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Research Data Management Self-Assessment

A self-assessment and introductory guide to research data management for researchers

Planning for Data

Planning for Data

A plan detailing how you’ll manage your data, code, and other research materials (including documentation, code, and physical samples) over the course of a project will help your research proceed efficiently. Creating a comprehensive, specific, and instructive plan for your data is an important step in developing a new research project, but the best plans also evolve as a project proceeds.

What does it mean to plan for data?

Planning for data means thinking through and documenting how data and other materials will be organized, saved, prepared, analyzed, and shared over the course of your research project.

Requirements and How to Meet Them

Many funding agencies and institutions now require that researchers compose a short document called a Data Management Plan (DMP) that provides details about the type of data to be collected and managed within a research project as well as the individuals responsible for managing the data, how and where data will be archived and shared, and how the financial cost of managing data will be met. The library keeps track of these requirements in the Open Access and Data Sharing Mandates guide.

The DMPTool ( is a free tool that provides guidance for creating a data management plan. The Library Research Data Services team at Chapman also provides DMP-related consultation and assistance. Contact the LRDS team at for help with DMPs or DMPTool.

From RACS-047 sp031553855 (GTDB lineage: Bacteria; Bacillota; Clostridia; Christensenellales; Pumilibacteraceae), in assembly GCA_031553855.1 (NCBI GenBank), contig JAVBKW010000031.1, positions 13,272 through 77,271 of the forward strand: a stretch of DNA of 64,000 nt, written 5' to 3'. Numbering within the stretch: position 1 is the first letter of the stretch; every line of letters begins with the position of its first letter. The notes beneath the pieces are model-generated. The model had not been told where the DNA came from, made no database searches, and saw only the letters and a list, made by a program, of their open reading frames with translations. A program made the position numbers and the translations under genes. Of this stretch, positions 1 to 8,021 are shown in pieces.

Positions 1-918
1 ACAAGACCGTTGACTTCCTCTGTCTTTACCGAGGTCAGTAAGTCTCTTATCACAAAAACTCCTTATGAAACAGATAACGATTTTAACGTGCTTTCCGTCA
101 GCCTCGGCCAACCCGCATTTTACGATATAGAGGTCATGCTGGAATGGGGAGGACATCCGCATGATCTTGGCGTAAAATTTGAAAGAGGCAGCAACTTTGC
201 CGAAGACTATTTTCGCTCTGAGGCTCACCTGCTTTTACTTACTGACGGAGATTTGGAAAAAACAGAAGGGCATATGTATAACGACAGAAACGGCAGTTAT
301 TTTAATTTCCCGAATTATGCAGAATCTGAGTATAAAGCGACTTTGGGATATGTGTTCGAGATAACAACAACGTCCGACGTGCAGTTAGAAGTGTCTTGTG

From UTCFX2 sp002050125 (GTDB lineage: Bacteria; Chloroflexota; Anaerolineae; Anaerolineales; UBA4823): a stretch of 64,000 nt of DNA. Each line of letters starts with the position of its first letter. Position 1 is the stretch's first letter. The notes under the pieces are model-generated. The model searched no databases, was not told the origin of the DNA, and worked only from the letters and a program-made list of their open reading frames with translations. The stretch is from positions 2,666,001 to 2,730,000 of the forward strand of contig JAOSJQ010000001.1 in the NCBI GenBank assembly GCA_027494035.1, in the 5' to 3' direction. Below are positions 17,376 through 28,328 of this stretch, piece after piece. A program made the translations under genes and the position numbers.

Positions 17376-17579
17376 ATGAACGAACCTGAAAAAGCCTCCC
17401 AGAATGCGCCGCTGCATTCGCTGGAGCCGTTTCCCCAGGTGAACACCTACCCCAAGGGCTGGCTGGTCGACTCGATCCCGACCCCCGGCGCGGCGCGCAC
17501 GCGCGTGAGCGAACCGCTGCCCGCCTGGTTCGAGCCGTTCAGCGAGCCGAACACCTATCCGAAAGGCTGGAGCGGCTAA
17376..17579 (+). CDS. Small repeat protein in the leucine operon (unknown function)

Things to Think About

  • Planning for data is not a one time activity. You should create a plan as you develop a project, but you should also revisit and revise your plan as your project proceeds.
  • Plans should identify the data you intend to collect, as well as how you plan to transform, analyze, and share it. Be as specific as possible.
  • A plan is really only useful if people know about it and can follow it. Be sure your plans are communicated to your collaborators.
  • Even if you do not have a Data Management Plan (DMP), you may have a document that describes how you plan to handle your data. For example, this information could be included in a lab protocol or an an IRB proposal.
  • While planning for data you may encounter unfamiliar terms or familiar terms used in unfamiliar ways. If you have any questions, do not hesitate to reach out to the LRDS team.